Yvonne Carmichael is a geneticist, a scientist renowned in her field but one day, she makes the most irrational of decisions. While she is giving evidence to a Select Committee at the Houses of Parliament, she meets a man and has sex with him in the secluded Chapel in the Crypt. It’s the beginning of a reckless liaison, but there is more to her lover than is at first apparent – as Yvonne discovers when the affair spins out of control and leads inexorably to violence.


Addictive. Totally and utterly addictive. Yvonne tells the tale…opening with a courtroom scene as she stands accused along with her lover of what, exactly, we are unsure of at that point and then takes us back to the beginning of it all and leads us to the truth of the matter.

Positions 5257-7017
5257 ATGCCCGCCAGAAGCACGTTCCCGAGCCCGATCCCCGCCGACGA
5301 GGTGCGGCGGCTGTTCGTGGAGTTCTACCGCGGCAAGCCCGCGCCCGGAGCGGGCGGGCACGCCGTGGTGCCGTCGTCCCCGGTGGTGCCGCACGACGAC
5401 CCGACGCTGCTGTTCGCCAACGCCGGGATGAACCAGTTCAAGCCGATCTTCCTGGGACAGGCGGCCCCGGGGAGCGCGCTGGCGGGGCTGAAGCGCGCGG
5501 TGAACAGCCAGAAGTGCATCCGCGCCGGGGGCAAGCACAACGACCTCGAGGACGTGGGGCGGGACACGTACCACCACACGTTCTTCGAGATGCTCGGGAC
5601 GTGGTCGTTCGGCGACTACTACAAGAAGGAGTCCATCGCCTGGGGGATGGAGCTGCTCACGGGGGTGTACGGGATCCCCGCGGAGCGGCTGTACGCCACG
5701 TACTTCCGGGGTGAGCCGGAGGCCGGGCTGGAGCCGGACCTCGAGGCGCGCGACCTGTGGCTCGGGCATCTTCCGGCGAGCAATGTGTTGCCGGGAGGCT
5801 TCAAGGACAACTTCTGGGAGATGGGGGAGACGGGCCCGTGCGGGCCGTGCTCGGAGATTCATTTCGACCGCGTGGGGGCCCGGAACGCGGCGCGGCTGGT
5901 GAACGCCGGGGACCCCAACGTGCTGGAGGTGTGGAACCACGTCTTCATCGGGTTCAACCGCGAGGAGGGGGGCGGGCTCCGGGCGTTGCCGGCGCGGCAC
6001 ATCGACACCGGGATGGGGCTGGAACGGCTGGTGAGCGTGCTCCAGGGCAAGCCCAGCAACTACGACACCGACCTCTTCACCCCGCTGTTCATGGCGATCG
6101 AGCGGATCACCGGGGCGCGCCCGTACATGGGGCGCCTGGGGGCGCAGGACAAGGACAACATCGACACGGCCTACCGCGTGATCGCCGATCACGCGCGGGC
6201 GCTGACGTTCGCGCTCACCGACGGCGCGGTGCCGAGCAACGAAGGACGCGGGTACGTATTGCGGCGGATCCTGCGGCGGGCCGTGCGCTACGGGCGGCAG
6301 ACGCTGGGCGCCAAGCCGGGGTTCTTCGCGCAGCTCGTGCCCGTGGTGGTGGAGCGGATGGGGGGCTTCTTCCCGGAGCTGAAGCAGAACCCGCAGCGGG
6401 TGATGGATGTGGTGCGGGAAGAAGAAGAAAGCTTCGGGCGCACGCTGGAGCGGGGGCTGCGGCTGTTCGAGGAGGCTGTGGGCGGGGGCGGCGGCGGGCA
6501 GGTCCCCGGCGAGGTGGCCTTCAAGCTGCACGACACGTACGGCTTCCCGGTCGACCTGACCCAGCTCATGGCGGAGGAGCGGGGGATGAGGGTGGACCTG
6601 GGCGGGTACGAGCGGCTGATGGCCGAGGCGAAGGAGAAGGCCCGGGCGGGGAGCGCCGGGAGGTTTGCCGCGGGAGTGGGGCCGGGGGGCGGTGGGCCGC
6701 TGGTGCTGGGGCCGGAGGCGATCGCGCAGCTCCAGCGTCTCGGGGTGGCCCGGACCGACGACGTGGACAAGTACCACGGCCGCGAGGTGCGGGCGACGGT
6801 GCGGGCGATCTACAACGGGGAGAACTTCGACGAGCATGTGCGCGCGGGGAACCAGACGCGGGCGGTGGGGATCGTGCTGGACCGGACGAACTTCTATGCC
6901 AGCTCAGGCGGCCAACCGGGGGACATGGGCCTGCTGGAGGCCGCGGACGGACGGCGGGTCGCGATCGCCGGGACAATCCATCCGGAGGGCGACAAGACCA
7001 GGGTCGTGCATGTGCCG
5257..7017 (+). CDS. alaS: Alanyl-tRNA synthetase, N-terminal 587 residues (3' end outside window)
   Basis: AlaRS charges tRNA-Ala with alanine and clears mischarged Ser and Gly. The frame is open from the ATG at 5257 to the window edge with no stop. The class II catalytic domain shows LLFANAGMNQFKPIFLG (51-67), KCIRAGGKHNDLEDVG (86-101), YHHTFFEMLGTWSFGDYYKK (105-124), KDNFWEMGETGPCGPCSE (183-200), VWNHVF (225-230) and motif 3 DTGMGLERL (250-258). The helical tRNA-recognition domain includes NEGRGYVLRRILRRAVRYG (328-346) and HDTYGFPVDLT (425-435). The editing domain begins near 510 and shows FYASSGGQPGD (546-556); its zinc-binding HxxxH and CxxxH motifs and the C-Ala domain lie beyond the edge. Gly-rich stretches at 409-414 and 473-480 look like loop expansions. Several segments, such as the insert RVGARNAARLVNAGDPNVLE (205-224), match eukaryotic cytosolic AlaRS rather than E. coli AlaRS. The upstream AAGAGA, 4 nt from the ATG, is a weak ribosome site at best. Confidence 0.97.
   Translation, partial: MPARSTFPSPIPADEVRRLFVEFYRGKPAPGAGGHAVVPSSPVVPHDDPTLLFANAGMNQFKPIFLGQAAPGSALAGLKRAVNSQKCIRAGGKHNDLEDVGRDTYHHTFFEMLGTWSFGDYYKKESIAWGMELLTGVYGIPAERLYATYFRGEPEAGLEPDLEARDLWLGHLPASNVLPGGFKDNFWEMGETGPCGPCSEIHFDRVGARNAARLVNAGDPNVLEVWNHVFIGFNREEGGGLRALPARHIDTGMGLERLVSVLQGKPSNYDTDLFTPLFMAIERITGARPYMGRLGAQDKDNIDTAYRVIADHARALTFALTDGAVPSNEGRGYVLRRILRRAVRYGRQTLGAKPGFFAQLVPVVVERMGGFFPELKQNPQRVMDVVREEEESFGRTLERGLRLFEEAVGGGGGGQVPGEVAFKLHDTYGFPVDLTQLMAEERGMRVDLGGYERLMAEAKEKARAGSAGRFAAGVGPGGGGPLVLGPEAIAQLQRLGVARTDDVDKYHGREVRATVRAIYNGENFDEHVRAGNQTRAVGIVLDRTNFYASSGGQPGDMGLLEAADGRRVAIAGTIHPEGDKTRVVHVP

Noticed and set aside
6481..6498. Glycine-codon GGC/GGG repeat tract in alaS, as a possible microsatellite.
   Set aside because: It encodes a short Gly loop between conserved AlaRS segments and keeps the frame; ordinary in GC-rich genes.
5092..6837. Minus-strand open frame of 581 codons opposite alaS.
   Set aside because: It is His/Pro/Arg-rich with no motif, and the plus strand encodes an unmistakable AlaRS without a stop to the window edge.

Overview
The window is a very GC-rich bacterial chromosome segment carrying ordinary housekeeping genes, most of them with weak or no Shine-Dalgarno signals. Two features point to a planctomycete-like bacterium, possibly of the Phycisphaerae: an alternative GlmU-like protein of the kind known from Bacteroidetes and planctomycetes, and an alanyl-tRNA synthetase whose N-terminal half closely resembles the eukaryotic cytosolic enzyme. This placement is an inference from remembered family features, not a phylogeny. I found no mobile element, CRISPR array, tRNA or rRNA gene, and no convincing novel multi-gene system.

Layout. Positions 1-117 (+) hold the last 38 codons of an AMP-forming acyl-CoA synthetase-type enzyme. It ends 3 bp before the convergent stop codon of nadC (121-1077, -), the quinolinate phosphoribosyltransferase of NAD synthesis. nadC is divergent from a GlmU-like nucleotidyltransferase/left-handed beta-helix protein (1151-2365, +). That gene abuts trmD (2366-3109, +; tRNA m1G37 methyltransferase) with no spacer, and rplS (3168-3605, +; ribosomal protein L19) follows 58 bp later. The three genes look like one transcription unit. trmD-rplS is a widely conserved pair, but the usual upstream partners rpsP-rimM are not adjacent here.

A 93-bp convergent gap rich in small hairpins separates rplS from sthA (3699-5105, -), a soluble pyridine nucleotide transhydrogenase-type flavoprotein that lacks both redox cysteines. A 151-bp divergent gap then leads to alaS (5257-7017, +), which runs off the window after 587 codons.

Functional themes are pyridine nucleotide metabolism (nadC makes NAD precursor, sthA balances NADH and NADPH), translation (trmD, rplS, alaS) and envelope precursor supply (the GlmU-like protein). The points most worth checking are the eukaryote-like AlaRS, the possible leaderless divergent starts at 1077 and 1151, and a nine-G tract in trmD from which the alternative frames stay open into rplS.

Louise Doughty has an alluring writing style…Yvonne, as she tells us the story, is very dry and exacting – in some ways “Just the facts, Ma’am” but with an emotional core that is hard to fault. You will just keep reading…each part leading inexorably to the next while she digs herself deeper and deeper into an affair with a man of whom she knows nothing. She assumes, gives him depth and fleshes him out…but we all know what “assume” does, do we not?

In a lot of ways this is much more a character piece than it is a mystery – in that the mystery is unlocked by coming to know the character. Yvonne, her choices, her reasoning, her “excuses” if you like all add up to make a whole. The man she is embroiled with IS an enigma and seeing him only through her eyes makes him that way. We see him as she does…and as her eyes open so do ours.

Brilliantly done…clever, intriguing, utterly compelling, the story of how a normal, intelligent and pretty average woman gets caught up in infidelity and brutality, almost by accident. Highly recommended.


Happy Reading Folks!